A trans man is a man who was assigned female at birth. The label of transgender man is not always interchangeable with that of transsexual man, although the two labels are often used in this way. Transgender is an umbrella term that includes different types of gender variant people (including transsexual people). Many trans men choose to undergo surgical or hormonal transition, or both (see sex reassignment therapy), to alter their appearance in a way that aligns with their gender identity or alleviates gender dysphoria.
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Although the literature indicates that most trans men identify as heterosexual (meaning they are sexually attracted to women), trans men, like cisgender men, can have any sexual orientation or sexual identity, such as homosexual, gay, bisexual, pansexual, or asexual, and some trans men might consider conventional sexual orientation labels inadequate or inapplicable to them, in which case they may elect to use labels like queer.
The term trans man is used as a short form for either identity (transsexual man and transgender man). This is commonly referred to as female-to-male (FTM or F2M). Transgender man is an umbrella term that may include anybody who was assigned female at birth (AFAB), but identifies as male. For instance, some androgynous, bigender, and genderqueer people might identify as transgender. Because transgender is an umbrella term, it can be imprecise and does not always describe specific identities and experiences. Transmasculine is a general, broader term for individuals who were AFAB but identify closer to the masculine (or male) side of the gender spectrum.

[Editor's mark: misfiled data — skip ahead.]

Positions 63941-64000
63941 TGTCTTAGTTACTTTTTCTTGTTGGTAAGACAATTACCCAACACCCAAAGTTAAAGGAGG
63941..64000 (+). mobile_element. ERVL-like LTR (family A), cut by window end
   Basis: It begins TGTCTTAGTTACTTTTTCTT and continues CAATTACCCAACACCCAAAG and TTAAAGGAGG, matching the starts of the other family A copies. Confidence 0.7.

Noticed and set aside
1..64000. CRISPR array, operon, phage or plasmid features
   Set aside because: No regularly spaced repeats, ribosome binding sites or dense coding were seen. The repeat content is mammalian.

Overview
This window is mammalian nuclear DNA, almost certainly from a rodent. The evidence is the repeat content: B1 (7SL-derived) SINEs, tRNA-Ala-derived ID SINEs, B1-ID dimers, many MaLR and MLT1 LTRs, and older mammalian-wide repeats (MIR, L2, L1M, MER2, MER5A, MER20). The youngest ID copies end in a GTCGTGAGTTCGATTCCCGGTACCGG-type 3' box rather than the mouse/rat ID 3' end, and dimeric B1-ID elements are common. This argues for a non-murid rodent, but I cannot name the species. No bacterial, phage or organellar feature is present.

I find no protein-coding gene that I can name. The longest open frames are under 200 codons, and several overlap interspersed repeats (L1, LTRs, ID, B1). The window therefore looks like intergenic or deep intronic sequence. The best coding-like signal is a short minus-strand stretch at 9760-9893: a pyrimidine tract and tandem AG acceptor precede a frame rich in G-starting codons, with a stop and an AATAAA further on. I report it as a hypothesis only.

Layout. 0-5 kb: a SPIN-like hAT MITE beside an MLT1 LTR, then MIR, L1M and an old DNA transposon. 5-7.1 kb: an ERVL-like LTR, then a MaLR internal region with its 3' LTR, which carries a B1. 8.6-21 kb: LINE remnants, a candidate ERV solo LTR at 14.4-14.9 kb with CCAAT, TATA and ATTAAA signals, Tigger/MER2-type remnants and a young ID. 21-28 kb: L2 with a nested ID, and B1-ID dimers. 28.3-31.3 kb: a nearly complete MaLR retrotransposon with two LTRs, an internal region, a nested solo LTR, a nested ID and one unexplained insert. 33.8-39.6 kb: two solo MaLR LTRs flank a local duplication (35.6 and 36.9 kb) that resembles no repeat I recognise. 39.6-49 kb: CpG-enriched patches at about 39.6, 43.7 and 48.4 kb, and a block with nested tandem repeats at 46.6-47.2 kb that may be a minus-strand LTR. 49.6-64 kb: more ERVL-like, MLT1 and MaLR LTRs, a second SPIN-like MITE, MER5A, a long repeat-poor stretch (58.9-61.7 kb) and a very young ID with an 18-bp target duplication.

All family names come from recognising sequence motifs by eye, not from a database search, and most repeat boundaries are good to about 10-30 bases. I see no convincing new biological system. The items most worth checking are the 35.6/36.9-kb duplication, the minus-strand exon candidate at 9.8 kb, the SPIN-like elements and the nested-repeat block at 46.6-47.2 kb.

The term transsexual originated in the medical and psychological communities. However, unlike the term transgender, transsexual is not an umbrella term, and many transgender people do not identify as such. Transsexual is a term for AFAB and assigned male at birth (AMAB) people alike who feel their sex organs do not reflect their gender and have chosen to change some aspect of their body; it is an older term, with GLAAD stating that it is "still preferred by some people who have permanently changed – or seek to change – their bodies through medical interventions (including but not limited to hormones and/or surgeries)." The transgender community sometimes uses the term passing to describe a transgender person's ability to appear as the gender they identify with. The opposite meaning is conveyed by the terms "to be read" or "to be clocked", and means not passing.
Originally, the term trans men referred specifically to female-to-male transsexual people who underwent hormone replacement therapy (HRT) or sex reassignment surgery (SRS), or both. The definition of transition has broadened to include theories of psychological development or complementary methods of self-acceptance. Many of those who identify as transgender may face gender dysphoria.
Transsexual and transgender men may seek medical interventions such as hormones and surgery to make their bodies as congruent as possible with their gender presentation. However, many transgender and transsexual men cannot afford or choose not to undergo surgery or hormone replacement therapy.